Agreements Key to Maintaining and Enhancing U.S. Economic Competitiveness
Washington, DC - In testimony today before the Senate Foreign Relations Committee, National Foreign Trade Council (NFTC) President Bill Reinsch urged Members of Congress to swiftly ratify Tax Protocols with Germany, Finland and Denmark, and the Tax Treaty and Protocol with Belgium. During his remarks, Reinsch stated:
“As global competition grows ever more intense, it is vital to the health of U.S. enterprises and to their continuing ability to contribute to the U.S. economy that they be free from excessive foreign taxes or double taxation and impediments to the flow of capital that can serve as barriers to full participation in the international marketplace.”
With regard to the protocols under consideration, Reinsch noted that they “improve a convention that has stimulated increased investment, greater transparency, and a stronger economic relationship between our countries.” Reinsch detailed the many benefits of the tax protocols, including provisions allowing for the elimination of the withholding tax on cross-border dividends and enhanced tax treaty arbitration processes, among others.
“If U.S. businesses are going to maintain a competitive position around the world, we need a treaty policy that protects them from multiple or excessive levels of foreign tax on cross-border investments, particularly if their competitors already enjoy that advantage,” said Reinsch.
The NFTC has long been an advocate for the expansion and strengthening of the U.S. tax treaty network as a means to ensure the continued global competitiveness of U.S. companies. By providing the framework for international consensus on important issues like the undesirability of double taxation or the need for reform on dispute settlement procedures, these treaties are the building blocks for increased bilateral trade and investment opportunities.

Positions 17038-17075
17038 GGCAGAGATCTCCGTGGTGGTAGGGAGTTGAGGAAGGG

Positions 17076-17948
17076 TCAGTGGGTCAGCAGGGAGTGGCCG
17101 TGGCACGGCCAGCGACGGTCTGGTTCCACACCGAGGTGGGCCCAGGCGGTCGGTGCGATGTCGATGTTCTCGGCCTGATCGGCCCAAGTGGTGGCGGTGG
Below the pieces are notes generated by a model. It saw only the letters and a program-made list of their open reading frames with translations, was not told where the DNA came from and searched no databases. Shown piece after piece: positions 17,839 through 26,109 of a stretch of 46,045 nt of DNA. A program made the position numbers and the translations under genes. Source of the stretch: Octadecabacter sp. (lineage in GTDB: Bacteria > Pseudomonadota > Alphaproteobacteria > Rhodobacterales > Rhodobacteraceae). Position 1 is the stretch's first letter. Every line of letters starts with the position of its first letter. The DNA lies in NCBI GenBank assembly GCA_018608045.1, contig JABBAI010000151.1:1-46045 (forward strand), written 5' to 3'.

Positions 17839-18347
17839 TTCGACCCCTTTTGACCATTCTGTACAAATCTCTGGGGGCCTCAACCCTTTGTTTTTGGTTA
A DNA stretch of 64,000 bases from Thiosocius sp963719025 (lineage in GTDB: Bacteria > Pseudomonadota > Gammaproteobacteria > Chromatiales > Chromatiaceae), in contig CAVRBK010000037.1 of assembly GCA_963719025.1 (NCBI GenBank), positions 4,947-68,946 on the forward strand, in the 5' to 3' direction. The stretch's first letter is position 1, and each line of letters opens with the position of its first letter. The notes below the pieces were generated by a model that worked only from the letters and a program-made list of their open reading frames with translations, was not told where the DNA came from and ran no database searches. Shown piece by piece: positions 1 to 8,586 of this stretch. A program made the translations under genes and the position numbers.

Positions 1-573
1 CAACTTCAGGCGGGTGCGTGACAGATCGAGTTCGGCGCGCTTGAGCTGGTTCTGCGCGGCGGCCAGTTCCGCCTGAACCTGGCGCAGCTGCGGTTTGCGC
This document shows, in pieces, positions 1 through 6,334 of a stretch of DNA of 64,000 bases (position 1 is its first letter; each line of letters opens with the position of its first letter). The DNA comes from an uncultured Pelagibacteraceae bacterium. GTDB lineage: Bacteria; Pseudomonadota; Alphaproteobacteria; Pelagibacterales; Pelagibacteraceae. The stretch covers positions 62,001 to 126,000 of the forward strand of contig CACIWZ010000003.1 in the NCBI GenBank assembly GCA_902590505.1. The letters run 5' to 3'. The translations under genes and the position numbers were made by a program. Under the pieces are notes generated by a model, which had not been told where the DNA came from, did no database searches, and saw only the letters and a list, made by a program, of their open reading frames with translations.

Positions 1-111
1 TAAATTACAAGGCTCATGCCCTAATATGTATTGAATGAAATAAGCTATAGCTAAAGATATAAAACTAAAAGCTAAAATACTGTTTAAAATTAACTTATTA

Outlining the consequences of not ratifying pending protocols, Reinsch noted, “If U.S. enterprises cannot enjoy the reduced foreign withholding rates offered by a tax treaty, noncreditable high levels of foreign withholding tax leave them at a competitive disadvantage relative to traders and investors from other countries that do enjoy the treaty benefits of reduced withholding taxes.”
Reinsch urged Members to reject opposition to single provisions included in the pending agreements, and to instead evaluate the proposals on the basis of their overall intended effect.
“No process that is as laden with competing considerations as the negotiation of a full-scale tax treaty between sovereign states will be able to produce an agreement that will completely satisfy every possible constituency, and no such result should be expected…Agreements should be judged on whether they encourage international flows of trade and investment between the United States and the other country,” he stated.
For a full copy of the testimony, please visit http://nftc.org/newsflash/newsflash.asp?Mode=View&articleid=1878&Category=All